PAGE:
Key Post Highlights
> Lead with facts to ground crucial conversations.
> Engage in crucial conversations in a timely manner to avoid problems.
> Be honest with yourself about your emotions and what stories you’re telling yourself about others.
This year, CareContent started a book club. As book clubs go, we read the book, then discussed what stood out, what we agreed with, what we did not, and how we can use this information to better ourselves — both professionally and personally.
Fittingly, our first book was Crucial Conversations: Tools for Talking When Stakes are High, Third Edition. It covers how to navigate conversations — particularly those really tough ones.
Crucial conversations are a fact of life. The authors of Crucial Conversations define them as having two key components:
- There are opposing opinions about a high-stakes issue.
- Emotions run strong.
Whether you’re talking with your boss about a raise or with your partner about how to parent your children, how we handle these conflicts can determine if we break relationships or if we strengthen them. At work, it can also affect if tasks move quickly through the pipeline or if they get caught up in a bottleneck.
Being a strong communicator is a key part of success in life, but it is a skill. It has to be learned and practiced, and Crucial Conversations is a great resource to build this skill. Here are my top 5 takeaways from the book Crucial Conversations: Tools for Talking When Stakes are High.
1. Lead with facts.
If you know me at all, you know I love information more than feelings.
I love that the authors focus on the importance of starting with information gathering, highlighting that:
- Facts are the least controversial aspect of tough conversations. They give you an indisputable place to start.
- Facts are the foundation of every conversation. They determine what you’re talking about and what comes next.
They also emphasize the importance of leaving space for other people’s facts. Be prepared with questions, including about other people’s mindsets and motivations. And be ready to answer their questions, too.
2. Lag time is critical.
According to the authors, you can gauge the health of teams, organizations, and relationships in general by how long it takes between when issues are identified and when they are resolved. This is called lag time.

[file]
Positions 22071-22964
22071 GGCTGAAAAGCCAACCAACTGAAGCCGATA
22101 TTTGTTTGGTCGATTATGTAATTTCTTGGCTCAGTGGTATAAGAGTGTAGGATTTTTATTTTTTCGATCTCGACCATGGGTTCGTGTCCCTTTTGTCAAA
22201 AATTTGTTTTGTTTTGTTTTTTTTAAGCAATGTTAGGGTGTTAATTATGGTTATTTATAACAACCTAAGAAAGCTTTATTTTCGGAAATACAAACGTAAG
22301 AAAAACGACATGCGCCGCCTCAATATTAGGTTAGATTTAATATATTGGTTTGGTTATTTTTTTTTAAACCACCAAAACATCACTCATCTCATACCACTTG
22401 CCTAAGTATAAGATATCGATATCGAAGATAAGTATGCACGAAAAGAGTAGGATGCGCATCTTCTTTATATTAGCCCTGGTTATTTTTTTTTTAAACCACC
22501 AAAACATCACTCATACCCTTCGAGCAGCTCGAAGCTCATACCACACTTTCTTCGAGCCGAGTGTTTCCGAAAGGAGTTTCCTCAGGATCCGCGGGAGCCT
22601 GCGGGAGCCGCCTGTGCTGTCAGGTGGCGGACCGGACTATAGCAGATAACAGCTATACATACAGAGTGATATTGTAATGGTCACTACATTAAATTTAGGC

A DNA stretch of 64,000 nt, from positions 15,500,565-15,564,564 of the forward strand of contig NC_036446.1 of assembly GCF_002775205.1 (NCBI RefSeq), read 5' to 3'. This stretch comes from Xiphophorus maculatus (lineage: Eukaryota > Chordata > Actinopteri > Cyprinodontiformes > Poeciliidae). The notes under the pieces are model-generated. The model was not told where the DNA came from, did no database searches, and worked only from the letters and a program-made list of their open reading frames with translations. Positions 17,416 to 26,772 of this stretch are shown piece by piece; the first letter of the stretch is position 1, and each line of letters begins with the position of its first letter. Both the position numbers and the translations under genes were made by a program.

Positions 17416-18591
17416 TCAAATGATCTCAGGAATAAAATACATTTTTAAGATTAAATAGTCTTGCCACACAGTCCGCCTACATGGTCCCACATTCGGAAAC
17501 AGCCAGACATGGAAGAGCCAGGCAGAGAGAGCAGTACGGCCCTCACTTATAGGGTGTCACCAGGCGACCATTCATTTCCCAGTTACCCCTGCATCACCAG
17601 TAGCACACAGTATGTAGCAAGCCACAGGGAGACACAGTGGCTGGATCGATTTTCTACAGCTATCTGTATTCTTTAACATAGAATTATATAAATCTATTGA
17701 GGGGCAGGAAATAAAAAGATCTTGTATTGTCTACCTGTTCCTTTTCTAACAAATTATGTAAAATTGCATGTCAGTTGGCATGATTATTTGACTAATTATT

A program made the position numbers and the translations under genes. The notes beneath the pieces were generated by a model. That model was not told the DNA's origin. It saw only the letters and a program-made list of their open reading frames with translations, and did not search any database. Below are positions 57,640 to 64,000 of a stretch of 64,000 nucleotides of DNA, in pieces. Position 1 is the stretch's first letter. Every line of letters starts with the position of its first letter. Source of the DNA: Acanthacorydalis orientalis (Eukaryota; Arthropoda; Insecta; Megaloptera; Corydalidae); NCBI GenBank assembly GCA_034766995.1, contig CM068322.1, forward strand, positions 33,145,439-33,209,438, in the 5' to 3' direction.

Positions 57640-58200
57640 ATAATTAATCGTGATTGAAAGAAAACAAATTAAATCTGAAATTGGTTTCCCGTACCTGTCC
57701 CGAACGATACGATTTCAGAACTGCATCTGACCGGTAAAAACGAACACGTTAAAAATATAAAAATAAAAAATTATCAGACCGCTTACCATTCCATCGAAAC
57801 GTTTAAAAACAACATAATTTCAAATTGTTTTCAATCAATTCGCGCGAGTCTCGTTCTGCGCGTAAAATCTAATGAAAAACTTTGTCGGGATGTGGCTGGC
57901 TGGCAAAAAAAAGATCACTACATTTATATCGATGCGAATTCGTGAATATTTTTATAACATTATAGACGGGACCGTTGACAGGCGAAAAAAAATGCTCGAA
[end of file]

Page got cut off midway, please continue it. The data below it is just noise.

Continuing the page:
Limiting lag time is crucial. I tend to fill in the blanks of another person’s perspective if I don’t get it from them. So, the sooner we can have a conversation, the better.
While some people may prefer to wait until they’re comfortable to have a conversation, the right skills can accelerate how long it takes to get to that place. Then, you can approach the conversation in a more timely and relevant manner.
3. Be honest with yourself and with others.
Emotions run high in crucial conversations, whether you’re talking about a conflict at work or in your personal life. No matter what, it’s important to be honest about how you’re feeling.
Think through your emotions and regain control of them. Occasionally, this might involve changing your emotions, especially strong ones.
Then, once you’ve identified what you are feeling, use your emotions for thoughtful action. This helps you opt for behaviors that will get the results you actually want.
If you’re particularly emotional, say that. Say, “I am emotionally raw right now. I have not had time to process this, and I want to address it later.” Most reasonable people will respect this request.
4. Pay attention to the stories you paint about other people’s motivations.
The stories we create in our heads about other people’s motives or character can trigger a high-conflict situation too soon. From “this person doesn’t like me” to “they’re just a jerk” to “the problem is all their fault” — these stories increase the conflict from the jump.
The authors refer to these as villain stories, which ignore other people’s virtues and emphasize their flaws. These stories give others a bad motive and point toward them being guilty without a fair trial.
Their solution is to humanize these villains. Ask yourself, “Why would a reasonable, rational, and decent person do what this person is doing?” Then, consider reasons and motivations that don’t villainize them — and victimize you — in the process.
5. Know when to have crucial conversations.
Knowing if you should even have a conversation in the first place is key. The authors of Crucial Conversations discuss choosing the right topic and making sure the topic is simple enough to actually discuss. I’m a believer in protecting your peace. Some topics don’t require a discussion, and some people can’t handle tough conversations no matter how you approach them.
Ask yourself whether or not a conversation will be helpful, or whether it’s better to simply make a decision on your own.
Everyone has crucial conversations — with their colleagues, partners, best friends, kids, or neighbors. By having the skills to approach and engage in these conversations effectively, you can get the results you want and move toward action.